Peonies by Charles Edward Perugini

Seeing some of the work of Victorian artist, John Everett Millais, at the Walker Gallery in Liverpool recently, reminded me of a blog post I wrote about Effie Gray, his wife, after visiting Ruskin’s house at Brantwood. It’s gives a wonderful sense of continuity when threads come together. While it was Millais and Ruskin who achieved artistic status, Effie was also rather extraordinary in a different way, in challenging the patriarchal marriage system.

The story of Effie (Euphemia) Gray is an extraordinary one. Her first marriage was a disaster. Even agony aunts would struggle to find a solution to her problems with Ruskin. We tend to think of marital issues of this magnitude as being a contemporary phenomenon, but it shows that the Victorians, too, had their difficulties. Of course. Their issues probably felt insurmountable because  the legal system at the time  gave women few rights. Divorce was difficult, as was annulment which was very uncommon, but the latter is exactly what happened in the case of Effie Gray, who had to undertake a virginity test (to prove her marriage was celibate) to achieve it.

Euphemia Gray, a Scottish beauty of little fortune, married renowned art critic, John Ruskin, at the tender and idealistic age of 19, only to find herself trapped in a cold, unconsummated loveless union. She later fell in love with his protege, John Everett Millais, artist, his  work strongly influenced by Ruskin. Well, I’m not sure how ‘in love’ she fell but she certainly lost her admiration and respect for her husband, John Ruskin, so sought an alternative, which makes a great deal of sense but was not really the done thing at that time. Suffering in silence was more likely a scenario. Escape pretty much had to be via another man.

Sibylla Palmifera by Dante Gabriel Rossetti

Now, the understanding is that Effie was not bad looking, but also had a certain attraction, charm. Men liked her. She had energy and passion, an eagerness to learn, in the days when women were both educationally and socially constrained. Her relationship with John Ruskin seemed to begin with her admiration of his intellect, and desire to go through the doors he might open. So, a bit of social climbing, maybe, on her part.

John Ruskin, was something of a social philanthropist; however, he is also often painted as being overly attached to his parents, who were very forthcoming in their views. He also seemed to like women on the cusp of adulthood, i.e., young. Now, we might say his predilections were a little suspect. Put in the context of the time, it seems that Victorian artists were fascinated by adolescent girls, so it is hard to know whether it is a historical/cultural phenomenon, or just deviant.

Either way, Ruskin and Effie married during Lent, which was his first (and a common) excuse for not starting conjugal relations. When Effie eventually questioned his lack of activity, he excused it through religion, mentioned a dislike of small babies, felt that having children would interfere with his working life, and that her pregnancy would destroy their travel plans and Effie’s girlish beauty. He may well have been right on all counts but it was not a fruitful start to their married life.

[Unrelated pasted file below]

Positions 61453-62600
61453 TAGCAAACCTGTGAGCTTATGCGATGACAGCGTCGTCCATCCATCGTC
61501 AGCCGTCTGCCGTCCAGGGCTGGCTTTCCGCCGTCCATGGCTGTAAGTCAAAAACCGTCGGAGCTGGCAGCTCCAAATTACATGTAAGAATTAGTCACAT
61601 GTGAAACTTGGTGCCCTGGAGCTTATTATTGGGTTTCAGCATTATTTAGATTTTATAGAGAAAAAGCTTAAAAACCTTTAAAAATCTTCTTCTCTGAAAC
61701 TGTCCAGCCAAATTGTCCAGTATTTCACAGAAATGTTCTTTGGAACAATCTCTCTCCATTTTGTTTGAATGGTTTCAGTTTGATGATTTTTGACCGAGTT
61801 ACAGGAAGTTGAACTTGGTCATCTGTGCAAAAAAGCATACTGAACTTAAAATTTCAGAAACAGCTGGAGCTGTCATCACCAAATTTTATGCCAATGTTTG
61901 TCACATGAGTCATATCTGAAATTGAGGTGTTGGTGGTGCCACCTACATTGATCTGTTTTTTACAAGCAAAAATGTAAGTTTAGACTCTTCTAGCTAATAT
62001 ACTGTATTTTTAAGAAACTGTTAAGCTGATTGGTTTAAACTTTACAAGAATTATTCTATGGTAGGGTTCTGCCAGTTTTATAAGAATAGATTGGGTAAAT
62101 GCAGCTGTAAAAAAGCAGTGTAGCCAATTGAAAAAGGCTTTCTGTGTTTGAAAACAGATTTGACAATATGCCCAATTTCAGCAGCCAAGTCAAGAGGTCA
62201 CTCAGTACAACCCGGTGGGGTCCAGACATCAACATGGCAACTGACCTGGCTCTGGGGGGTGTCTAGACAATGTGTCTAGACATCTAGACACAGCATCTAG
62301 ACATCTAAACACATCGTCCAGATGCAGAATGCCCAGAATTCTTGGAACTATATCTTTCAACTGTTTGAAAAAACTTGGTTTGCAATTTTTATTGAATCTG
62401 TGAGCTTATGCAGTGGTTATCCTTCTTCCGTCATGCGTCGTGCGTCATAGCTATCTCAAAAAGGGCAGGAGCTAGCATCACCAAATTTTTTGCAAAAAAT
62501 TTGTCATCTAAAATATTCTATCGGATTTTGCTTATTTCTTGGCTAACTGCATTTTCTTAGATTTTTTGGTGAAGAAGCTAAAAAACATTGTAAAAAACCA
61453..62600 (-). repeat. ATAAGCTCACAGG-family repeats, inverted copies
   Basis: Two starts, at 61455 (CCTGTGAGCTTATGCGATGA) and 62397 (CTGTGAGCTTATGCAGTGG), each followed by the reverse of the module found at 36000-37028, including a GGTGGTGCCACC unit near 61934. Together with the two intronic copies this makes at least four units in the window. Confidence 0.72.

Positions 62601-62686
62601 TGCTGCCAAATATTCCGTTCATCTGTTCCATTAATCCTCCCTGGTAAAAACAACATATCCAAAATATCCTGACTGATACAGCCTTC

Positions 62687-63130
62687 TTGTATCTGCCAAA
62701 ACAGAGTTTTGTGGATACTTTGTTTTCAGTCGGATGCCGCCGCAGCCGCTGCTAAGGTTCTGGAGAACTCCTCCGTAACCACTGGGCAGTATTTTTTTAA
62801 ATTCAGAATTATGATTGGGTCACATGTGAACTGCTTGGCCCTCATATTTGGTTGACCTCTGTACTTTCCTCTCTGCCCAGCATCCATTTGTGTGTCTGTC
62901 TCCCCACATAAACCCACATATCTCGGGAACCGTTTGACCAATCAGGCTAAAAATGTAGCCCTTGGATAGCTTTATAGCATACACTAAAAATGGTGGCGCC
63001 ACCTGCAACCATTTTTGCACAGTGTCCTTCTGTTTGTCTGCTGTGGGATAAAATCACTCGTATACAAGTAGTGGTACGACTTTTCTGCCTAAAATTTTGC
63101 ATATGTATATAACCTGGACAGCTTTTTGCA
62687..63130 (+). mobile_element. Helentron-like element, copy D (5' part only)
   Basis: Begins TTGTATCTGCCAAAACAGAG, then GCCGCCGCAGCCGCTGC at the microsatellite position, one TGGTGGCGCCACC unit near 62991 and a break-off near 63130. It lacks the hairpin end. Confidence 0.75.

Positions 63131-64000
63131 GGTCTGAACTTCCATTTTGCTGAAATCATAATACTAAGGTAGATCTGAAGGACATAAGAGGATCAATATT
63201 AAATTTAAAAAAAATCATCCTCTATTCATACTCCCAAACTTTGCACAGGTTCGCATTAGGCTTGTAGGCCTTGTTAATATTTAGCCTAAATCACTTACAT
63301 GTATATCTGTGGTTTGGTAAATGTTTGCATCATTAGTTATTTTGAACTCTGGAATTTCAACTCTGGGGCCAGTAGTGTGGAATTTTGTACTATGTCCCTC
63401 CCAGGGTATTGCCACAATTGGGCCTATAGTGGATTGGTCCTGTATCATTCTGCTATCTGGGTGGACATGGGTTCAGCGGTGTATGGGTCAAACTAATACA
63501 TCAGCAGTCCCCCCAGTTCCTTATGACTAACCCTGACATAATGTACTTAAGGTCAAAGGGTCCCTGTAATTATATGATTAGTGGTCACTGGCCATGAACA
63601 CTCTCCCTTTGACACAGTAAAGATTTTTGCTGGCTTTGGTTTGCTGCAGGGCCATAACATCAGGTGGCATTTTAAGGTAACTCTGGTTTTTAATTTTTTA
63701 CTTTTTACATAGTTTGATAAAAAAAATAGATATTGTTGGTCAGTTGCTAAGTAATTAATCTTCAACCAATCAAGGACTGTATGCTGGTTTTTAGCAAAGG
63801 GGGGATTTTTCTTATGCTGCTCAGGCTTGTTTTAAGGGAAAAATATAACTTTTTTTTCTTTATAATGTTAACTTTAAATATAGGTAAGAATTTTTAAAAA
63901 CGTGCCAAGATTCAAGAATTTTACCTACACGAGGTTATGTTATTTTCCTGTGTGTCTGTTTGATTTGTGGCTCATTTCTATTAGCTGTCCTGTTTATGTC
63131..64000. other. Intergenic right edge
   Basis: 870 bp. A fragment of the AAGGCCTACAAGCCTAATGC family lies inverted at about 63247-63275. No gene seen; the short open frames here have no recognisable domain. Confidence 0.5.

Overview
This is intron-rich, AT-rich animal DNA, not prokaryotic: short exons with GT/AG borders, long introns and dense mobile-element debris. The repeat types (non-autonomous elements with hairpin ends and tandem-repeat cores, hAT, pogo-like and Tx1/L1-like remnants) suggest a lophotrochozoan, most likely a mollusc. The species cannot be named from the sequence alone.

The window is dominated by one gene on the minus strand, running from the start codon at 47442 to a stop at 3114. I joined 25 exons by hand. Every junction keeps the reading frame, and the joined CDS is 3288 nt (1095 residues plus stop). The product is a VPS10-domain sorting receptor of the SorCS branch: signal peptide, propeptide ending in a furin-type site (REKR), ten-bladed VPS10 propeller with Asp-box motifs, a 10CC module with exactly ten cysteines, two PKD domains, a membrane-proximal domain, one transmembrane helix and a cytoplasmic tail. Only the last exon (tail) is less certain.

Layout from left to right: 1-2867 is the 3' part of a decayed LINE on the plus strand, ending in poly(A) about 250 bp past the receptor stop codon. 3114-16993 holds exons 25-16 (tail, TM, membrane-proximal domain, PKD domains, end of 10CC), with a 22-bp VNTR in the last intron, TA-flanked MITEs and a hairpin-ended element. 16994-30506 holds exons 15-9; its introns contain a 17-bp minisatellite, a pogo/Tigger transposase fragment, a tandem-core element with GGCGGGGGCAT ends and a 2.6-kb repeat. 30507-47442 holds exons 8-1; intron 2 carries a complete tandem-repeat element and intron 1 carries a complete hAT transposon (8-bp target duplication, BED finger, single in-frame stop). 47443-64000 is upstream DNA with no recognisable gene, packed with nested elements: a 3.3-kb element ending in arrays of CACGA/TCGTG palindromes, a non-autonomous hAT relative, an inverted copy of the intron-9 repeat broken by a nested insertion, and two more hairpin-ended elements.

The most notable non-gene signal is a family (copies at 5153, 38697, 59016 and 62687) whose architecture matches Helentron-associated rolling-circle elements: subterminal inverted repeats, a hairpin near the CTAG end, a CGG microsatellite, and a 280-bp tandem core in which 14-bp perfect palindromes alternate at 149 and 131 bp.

There seems to be no indication that he was gay, or even asexual, but apparently told Effie that he had been ‘disgusted with her person’ when he saw her on her wedding night. Additionally, he seemed a chilly character, proffering little warmth in terms of even affection, preferring to spend his time with others, especially his parents.

Questions are raised whether this ‘disgust’ referred to her under-arm hair, removed in paintings of classical nudes, yet the pornography he apparently saw at Oxford acquainted him well with real women with body hair. Or her bleeding, for a popular  suggestion  is that Effie married at the wrong time of the month; she was menstruating. John could not cope with flesh – and especially, blood. Basically, the marriage was over before it began, though it lasted for six years, and left Effie understandably scarred.

She did fall for Millais, and went on to have eight children by him. However, by the time they came to marry, it was suggested that Effie did so in order to regain some respectability, for annulment was a damned state for a woman to be in (think earlier, Katharine of Aragon). For example, Queen Victoria would have nothing to do with her. One gets the impression that while Effie was a loyal wife, her love for Millais seemed at times lukewarm, not the great passion we are sometimes led to believe. That said, marriage was largely an economic union, not a romantic one. 

Ruskin later fell in love again with an even younger beauty but her parents were not happy with the idea that this ‘impotent’ man  should ruin the life of their daughter. Meanwhile, despite having eight children, Effie didn’t seem to like them that much. While Millais became an artist of some repute, she seemed destined to frustration in many areas of life. All in all, her life was quite a sad one, though she rejoined society, became involved in the art world and generally got on with sorting out life’s – and especially her family’s – problems.

Story of many women’s lives even now, perhaps.